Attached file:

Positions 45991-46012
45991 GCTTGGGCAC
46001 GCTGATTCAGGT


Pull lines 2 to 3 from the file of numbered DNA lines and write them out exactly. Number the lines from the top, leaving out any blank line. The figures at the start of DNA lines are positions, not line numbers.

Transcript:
45991 GCTTGGGCAC
46001 GCTGATTCAGGT